52. In this case, Viscount, a Gibraltar based company, contracted with WHA Limited (WHA), an English company, to instruct certain garages to carry out repairs under motor vehicle breakdown insurance policies and to pay for that repair work. On each occasion that such work was carried out by a garage on WHA's instructions, the garage rendered an invoice to WHA. VAT was payable on this invoice. The effectiveness of the scheme primarily depended upon WHA being able to treat this VAT as input tax (that is, WHA was entitled to claim a credit for the VAT payable). The ability to claim that deduction depended on whether there was a supply of services to WHA.

53. At the Court of Appeal, Lord Justice Neuberger found (at paragraph 37 of the judgement) that there was a supply of services by the garage to WHA when the garage carried out repair work to a vehicle under a policy:


In these circumstances, it appears to me that, unless there is some reason for reaching a contrary conclusion, there is indeed a "supply of services" by the garage to WHA when the garage carries out repair work to a vehicle under a policy. ....WHA receives a benefit from the carrying out of the repairs (namely satisfaction of an obligation to Viscount and the ability to earn the £17.60) and it is work which WHA will have authorised to be done. The fact that there is another beneficiary of the work, who may even fairly be said to be the primary beneficiary, namely the owner of the vehicle, should not, at least of itself, prevent the arrangement operating as a supply of "services" to WHA.

54. For VAT purposes, it was found that a supply had been made to WHA for which it could claim input credits. However, the characterisation of the arrangements in place between WHA and the garages was not made totally clear by the courts. The nature of these arrangements was the subject of some debate. Justice Lloyd, in his High Court decision,[20] commented (at paragraph 24):


It is more difficult to say, from the material before me, that the garage comes under any positive obligation to WHA to do anything. No doubt it is obliged, if it does the repair work, to do it with reasonable care and skill. But it seems difficult, on the material I have, to say that the garage owes a duty to WHA to do the work, such that if it did not do it WHA could claim that it was in breach of contract.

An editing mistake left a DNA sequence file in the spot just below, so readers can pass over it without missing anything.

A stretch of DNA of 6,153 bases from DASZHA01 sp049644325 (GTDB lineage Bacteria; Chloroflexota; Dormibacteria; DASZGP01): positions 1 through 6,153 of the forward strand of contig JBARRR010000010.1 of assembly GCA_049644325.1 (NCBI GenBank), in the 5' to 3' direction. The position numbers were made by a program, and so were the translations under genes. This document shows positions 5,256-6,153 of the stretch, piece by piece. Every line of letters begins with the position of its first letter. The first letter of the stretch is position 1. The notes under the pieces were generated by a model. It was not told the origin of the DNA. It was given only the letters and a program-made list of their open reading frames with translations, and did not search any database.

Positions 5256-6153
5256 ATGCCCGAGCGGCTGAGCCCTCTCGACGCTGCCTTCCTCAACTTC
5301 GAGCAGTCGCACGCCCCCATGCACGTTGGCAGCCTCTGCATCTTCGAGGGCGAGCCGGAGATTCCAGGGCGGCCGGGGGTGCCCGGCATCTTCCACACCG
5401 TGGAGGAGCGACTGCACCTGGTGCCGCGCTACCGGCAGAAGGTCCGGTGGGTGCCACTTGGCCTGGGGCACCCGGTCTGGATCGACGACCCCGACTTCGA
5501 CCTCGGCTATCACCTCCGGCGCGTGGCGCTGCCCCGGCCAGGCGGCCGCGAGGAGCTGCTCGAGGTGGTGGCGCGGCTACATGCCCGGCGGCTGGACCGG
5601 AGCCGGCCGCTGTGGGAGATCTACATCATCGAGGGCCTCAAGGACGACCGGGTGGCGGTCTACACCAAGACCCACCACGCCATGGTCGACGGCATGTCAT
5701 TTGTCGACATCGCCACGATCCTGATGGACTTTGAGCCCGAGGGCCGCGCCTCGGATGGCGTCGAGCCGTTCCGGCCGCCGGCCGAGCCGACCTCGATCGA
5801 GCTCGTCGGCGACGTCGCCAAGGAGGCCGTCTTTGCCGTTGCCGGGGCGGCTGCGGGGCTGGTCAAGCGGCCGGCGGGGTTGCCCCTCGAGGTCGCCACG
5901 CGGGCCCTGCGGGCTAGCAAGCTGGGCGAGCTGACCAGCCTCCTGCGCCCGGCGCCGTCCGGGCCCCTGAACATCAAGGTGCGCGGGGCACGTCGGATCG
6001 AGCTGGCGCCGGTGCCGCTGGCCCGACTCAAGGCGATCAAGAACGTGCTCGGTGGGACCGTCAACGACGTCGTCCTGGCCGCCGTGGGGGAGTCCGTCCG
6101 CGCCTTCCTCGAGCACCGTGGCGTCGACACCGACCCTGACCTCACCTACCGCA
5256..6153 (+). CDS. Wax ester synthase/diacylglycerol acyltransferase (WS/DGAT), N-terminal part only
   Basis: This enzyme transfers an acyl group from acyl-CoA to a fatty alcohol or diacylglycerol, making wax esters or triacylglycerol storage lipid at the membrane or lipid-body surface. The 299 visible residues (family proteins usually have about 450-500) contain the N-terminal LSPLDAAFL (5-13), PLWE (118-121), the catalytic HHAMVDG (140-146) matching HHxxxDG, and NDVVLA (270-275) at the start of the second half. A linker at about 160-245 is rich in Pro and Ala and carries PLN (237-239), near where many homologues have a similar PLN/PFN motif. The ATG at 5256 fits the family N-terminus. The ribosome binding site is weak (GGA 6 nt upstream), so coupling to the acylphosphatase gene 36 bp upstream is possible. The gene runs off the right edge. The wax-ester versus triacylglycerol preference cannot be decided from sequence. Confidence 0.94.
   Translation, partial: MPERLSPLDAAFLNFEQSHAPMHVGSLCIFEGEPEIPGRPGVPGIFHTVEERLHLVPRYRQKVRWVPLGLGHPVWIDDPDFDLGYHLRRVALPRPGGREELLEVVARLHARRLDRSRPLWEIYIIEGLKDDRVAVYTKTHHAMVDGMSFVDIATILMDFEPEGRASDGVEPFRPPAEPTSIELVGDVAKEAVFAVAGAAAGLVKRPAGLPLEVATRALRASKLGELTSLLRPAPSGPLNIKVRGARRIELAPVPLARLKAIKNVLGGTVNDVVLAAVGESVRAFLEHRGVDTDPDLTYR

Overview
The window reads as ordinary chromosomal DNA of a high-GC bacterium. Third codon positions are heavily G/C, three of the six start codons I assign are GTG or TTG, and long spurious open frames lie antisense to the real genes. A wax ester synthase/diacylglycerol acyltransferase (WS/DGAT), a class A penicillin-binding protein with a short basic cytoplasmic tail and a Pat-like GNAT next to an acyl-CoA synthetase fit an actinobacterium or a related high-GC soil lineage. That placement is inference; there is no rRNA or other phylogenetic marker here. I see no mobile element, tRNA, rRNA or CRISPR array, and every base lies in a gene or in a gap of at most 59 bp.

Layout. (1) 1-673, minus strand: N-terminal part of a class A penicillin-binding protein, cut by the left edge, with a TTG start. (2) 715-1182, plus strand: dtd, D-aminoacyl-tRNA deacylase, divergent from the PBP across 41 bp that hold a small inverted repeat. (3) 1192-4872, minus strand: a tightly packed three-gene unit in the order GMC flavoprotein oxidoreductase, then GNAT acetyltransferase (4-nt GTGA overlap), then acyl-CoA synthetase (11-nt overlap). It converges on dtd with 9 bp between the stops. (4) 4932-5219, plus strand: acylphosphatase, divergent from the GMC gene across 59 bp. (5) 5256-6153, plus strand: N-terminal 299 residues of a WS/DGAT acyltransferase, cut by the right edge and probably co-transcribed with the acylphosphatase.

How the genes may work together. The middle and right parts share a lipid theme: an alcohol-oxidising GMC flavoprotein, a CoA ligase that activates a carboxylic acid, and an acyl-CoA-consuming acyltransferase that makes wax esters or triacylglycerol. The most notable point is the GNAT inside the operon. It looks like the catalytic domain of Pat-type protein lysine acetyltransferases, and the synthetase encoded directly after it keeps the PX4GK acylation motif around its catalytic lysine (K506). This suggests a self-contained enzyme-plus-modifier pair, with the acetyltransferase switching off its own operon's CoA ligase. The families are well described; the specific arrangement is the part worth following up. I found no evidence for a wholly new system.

55. Therefore, in light of Justice Lloyd's comments, WHA Ltd should not be taken to be authority for the proposition that mere authorisation of repair work to be done and payment for that work indicates that, for Australian GST purposes, an insurer has acquired something from the repairer or another supplier and is therefore entitled to an input tax credit in these circumstances. The arrangement may be nothing more than payment by a third party for which the payer is not entitled to any input tax credits.

56. We consider that there needs to be a contractual obligation between the insurer and the repairer or other supplier of the type discussed below for there to be supplies acquired by the insurer from the repairer in respect of which the insurer can claim input tax credits.

Identifying contractual obligations

57. When identifying to whom a supply is made, it is necessary to look at the whole arrangement, including the contractual arrangements. In WHA Ltd, Lord Justice Neuberger said that 'one must look at the way the parties have actually structured, and indeed, expressed, their transaction or transactions'.[21] He also agreed with the observation by Justice Lloyd that:


the contractual position is not conclusive as to what taxable supplies are made to whom, but it must be the starting point.[22]

58. This is discussed in more detail in draft GST Ruling GSTR 2005/D8 Goods and services tax: making supplies and analysing multi-party arrangements.

59. Based on our analysis of the above case, we consider that a repairer (or other supplier) will be making a supply to an insurer where there is a contractual obligation (either written or oral) between the insurer and the repairer or other supplier to provide goods, services or anything else to the insured.

60. The existence of such a contractual obligation between the insurer and a supplier may be evidenced by prior practice or by documentation that passes between the insurer and the supplier. In many situations, insurers will have agreements with approved repairers which specify that repair services are to be provided to insured entities and that the insurer is liable to pay for such services. Where an examination of the total factual situation shows that there is a binding obligation between the insurer and the supplier for goods or services to be provided to an insured, the supply is made by the supplier to the insurer, but that supply is provided to the insured.

Payments by third party entities (payment arrangements)